Monday, November 13, 2017

Real-world designing and making for a good cause

Beauty and the Beak: How science, technology, and a 3D-printed beakrescued a bald eagle by Deborah Lee Rose and Jane Veltkamp is quite the title, isn’t it?

What a fascinating story to bring into the classroom to discuss the impact of STEM/STEAM (science, technology, Engendering, art and math) related issues.

This is the story of Beauty, a bald eagle who sustained a gunshot wound that destroyed the top part of her beak. On the verge of starvation, Beauty was rescued and taken to a wildlife center, her first stop in her rehabilitation. From there she was moved to a raptor center run by Jane Veltkamp, a raptor biologist who wanted to have a prosthetic beak made for Beauty. An engineer, Nate, took up the challenge to create a beak using a 3D printer. The process was very much a trial-and-error technique that required hundreds of hours to refine. A dentist was brought into help set the beak into place. The beak worked for a time until it was realized that her natural beak was growing back very slowly. She permanently lives at the center and is supporting scientific study about eagles.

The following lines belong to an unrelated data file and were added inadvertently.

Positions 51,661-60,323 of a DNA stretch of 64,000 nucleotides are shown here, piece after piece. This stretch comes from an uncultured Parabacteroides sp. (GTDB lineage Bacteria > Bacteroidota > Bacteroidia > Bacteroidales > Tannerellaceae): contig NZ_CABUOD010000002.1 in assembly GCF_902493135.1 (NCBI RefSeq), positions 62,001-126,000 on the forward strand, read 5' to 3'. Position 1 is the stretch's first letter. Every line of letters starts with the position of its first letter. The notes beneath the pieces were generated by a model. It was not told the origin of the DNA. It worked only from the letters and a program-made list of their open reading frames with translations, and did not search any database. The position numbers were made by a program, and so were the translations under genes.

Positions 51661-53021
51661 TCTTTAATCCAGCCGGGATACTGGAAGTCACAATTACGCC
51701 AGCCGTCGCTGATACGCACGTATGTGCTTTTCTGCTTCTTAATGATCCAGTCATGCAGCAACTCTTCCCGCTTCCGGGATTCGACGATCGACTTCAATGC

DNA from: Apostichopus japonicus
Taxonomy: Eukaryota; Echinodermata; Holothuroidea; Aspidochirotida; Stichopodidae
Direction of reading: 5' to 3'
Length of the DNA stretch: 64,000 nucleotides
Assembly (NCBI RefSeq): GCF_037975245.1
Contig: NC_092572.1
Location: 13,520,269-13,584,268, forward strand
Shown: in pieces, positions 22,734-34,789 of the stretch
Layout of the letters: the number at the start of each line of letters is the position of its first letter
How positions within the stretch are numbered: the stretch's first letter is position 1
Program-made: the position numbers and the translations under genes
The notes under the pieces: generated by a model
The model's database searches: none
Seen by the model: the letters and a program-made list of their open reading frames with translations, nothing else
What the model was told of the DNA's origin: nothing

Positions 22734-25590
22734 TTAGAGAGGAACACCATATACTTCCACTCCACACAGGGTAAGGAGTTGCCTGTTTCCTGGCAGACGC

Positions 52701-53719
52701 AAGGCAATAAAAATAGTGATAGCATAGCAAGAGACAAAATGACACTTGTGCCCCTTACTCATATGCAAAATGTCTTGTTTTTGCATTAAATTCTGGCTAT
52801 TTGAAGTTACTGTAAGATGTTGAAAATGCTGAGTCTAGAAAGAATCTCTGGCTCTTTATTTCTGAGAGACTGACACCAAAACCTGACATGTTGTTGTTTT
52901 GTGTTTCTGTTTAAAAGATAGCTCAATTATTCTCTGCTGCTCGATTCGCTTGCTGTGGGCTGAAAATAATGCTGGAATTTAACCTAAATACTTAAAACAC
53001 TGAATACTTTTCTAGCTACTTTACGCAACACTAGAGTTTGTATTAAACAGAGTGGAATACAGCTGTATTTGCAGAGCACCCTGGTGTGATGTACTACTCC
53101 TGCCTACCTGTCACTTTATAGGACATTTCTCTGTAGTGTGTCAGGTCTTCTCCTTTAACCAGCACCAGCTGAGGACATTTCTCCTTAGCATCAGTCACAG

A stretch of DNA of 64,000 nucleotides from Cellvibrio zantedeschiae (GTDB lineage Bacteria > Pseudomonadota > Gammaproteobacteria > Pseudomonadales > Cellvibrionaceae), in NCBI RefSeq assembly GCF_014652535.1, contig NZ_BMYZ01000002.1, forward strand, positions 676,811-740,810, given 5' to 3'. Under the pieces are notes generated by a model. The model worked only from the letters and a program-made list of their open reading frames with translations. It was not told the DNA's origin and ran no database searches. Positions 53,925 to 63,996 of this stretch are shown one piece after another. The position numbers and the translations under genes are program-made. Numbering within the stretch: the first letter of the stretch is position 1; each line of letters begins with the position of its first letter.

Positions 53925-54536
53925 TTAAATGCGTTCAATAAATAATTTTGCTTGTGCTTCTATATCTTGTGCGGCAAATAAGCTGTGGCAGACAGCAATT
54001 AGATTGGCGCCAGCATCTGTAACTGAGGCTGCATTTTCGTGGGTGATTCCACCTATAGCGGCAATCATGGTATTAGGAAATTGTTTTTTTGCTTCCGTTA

The back section of the book, contains a substantial amount of information about where Beauty is now, her prosthetic beak, and general information about eagles. Everything from their importance to ecosystems and First Nations peoples, their physiology, and conservation efforts is here for research.

The reference section is of reputable websites from government and environmental sources. There is one from the Museum of Science in Boston that has information about making and testing models of Beauty’s beak. There is a rich resource from The Cornell Lab of Ornithology that will supplement general information about eagles. The raptor center that Jane Veltkamp founded is included as well and has a wealth of resources to support this book as a classroom resource.

I’m recommending this for grades 3 or 4 up to grade 8. It demonstrates innovative thinking and designing, problem solving, biology and wildlife conservation. It’s a perfect real-world example for interdisciplinary work about a very cool topic. 


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